To create interesting images, we can use compositional techniques in our scenes.
There are the usual rules, and then there are the uncommon ones, such as radial balance. This technique aims to balance the image through radial symmetry.
Let’s see how you can add it to your imagery!
What Is Radial Balance?
When we look at balance in photography, we talk about formal and informal techniques. According to this approach, symmetrical balance is formal, whereas asymmetrical balance is informal.
Radial balance is a form of symmetrical balance where elements within an image radiate outwards from a central point. This way, they create an even pattern, adding depth and visual movement to the picture. It can help bring the viewer’s eyes to a subject placed in the centre.
It can occur naturally or can be created using photographic manipulation. Typical examples would include flowers with their petals radiating outward, or a lizard’s tail curling up.
Radial Composition in Art
Radial composition is often used in different types of art to create a sense of harmony. The power of this technique lies in the fact that the circular arrangement of subjects feels perfectly balanced.
A circle is the symbol of perfection and cyclicality. It creates a sense of wholeness in the viewer.
Because of its attractive nature, radial composition has been used by artists for centuries. Mandalas were created to symbolise perfect balance already in the 4th century. Since then, radial balance has appeared in various eras.
Geometry started to have bigger importance with the start of the avant-garde at the beginning of the 20th century.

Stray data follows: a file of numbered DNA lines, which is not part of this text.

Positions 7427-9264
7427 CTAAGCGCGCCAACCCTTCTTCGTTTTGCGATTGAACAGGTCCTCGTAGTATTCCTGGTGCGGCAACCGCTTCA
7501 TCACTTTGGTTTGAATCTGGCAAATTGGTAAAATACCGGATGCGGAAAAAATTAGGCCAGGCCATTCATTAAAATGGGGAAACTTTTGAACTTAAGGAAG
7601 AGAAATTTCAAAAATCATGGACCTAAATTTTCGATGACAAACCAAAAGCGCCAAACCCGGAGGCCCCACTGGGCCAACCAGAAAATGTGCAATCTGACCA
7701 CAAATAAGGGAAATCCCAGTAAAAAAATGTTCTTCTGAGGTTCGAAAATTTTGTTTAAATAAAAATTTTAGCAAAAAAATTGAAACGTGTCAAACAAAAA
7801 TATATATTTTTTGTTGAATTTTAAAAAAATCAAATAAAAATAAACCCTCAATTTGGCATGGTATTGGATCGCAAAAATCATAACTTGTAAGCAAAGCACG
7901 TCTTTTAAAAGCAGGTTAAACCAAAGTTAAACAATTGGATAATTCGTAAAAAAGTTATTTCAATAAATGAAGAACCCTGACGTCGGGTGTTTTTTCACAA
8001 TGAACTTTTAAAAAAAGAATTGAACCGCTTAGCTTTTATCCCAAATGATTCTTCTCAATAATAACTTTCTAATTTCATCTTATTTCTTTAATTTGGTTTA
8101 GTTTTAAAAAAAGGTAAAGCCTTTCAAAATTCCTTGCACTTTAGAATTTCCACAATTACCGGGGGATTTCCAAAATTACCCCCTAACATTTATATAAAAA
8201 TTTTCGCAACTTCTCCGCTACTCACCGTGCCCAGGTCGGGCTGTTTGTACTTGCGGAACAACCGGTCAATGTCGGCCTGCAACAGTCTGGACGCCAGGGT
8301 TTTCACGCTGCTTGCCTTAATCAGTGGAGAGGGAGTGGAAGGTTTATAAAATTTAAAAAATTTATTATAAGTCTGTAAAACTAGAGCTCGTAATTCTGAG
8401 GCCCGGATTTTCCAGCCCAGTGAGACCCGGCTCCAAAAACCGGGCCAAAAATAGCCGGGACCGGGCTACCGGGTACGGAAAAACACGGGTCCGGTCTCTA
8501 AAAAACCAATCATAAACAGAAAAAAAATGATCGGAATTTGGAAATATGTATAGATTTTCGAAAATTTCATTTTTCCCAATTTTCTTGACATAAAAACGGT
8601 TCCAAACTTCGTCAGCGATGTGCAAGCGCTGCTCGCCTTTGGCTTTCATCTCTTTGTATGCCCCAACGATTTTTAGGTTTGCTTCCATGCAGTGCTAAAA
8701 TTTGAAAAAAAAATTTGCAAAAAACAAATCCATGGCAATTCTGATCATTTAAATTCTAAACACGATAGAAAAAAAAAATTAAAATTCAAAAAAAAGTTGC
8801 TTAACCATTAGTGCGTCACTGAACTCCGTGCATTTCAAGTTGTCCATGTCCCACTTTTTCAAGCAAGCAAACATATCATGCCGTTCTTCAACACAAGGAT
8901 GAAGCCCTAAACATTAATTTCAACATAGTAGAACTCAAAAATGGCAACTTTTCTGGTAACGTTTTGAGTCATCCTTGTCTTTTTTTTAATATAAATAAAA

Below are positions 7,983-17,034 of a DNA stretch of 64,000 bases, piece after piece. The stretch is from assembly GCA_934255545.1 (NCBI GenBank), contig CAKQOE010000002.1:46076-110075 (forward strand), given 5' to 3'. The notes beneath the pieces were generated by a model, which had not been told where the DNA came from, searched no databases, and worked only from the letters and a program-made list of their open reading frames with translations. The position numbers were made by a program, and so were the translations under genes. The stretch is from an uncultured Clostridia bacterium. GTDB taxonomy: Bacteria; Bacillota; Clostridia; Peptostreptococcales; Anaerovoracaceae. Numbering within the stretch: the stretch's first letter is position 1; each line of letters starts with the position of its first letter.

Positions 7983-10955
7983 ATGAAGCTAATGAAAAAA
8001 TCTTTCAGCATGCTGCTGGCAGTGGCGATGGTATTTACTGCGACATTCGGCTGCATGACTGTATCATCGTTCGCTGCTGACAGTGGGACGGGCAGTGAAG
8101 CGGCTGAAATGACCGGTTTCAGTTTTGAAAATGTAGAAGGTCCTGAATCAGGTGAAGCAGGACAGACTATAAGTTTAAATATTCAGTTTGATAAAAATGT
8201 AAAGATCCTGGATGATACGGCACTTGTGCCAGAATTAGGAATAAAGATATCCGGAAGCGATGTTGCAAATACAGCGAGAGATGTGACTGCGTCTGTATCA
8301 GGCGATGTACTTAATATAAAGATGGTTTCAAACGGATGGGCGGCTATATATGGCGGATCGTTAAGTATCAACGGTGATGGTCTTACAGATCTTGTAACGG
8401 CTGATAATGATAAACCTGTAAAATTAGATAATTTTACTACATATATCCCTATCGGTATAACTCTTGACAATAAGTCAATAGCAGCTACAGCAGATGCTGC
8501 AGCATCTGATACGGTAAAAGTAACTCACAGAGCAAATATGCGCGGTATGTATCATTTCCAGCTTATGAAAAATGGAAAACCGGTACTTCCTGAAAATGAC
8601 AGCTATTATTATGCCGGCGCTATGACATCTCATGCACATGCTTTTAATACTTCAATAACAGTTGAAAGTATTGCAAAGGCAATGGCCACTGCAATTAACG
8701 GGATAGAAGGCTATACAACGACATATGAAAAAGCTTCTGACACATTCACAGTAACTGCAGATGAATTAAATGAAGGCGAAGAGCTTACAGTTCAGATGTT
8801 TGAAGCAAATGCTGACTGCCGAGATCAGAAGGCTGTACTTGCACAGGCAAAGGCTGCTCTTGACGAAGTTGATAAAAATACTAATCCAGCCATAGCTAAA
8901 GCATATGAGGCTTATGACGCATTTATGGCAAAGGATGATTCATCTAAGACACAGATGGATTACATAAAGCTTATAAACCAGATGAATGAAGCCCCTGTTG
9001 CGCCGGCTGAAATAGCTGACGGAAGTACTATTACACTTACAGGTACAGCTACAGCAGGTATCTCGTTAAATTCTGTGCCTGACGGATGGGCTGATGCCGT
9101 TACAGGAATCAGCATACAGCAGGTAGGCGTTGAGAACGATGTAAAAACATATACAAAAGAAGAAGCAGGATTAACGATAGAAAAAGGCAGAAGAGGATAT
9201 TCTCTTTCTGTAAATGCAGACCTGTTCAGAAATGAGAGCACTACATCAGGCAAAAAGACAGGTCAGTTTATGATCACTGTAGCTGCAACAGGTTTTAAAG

Abstract expressionism used radial balance to emphasise feelings with the use of shapes. The Bauhaus art movement also benefits greatly from the use of geometric shapes and designs.
How To Create Radial Balance in Photography
When creating radial balance, there are two crucial things to pay attention to: composition and choice of subject.
You need to compose the picture in a way that the central point, where the radial lines are originating from, is placed in the middle of the photo.
You can find ways to create radial balance pictures in everyday life. Since balance creates a feeling of perfection in humans, we tend to apply this technique in our architecture.
The most popular and easiest subjects you can use are glasses and staircases.
Circular shapes are extremely common in nature as well.
Shells of snails, flowers, and even the pupils of humans can be turned into amazing models if you want to experiment with radial composition.
To emphasise radial balance in photography, it is useful to use wide-angle lenses. They naturally distort the view and makes us focus on the middle of the photo. This spot in the middle is where you should have the centre of your subject.
One of my favourite examples of radial composition is taking long exposure pictures of the stars at night. These photos capture the so-called star trails — the trails of the stars as the Earth rotates.
These images are created by very long exposure. It usually takes over an hour! But the results are spectacular, showing a perfect radial balance.
For more tips on how to capture amazing long exposures, check out our course Infinite Exposures here.
By using a perspective that is unusual for the human eye, these techniques add power to the radial balance in your images.
Radial composition can be also used to draw attention to a specific object or person.
You can, for example, take a picture through a circular window, which creates a frame for your subject. A halo of sun rays can serve the same purpose if used correctly.
Composition in photography is a topic that is challenging for every beginner. It takes time and practice to master creating balanced images.
The use of radial balance will give your images a unique look. Also, it will make the viewer feel a sense of perfection when looking at the picture.
Use our tips above to add radial balance to your photography!
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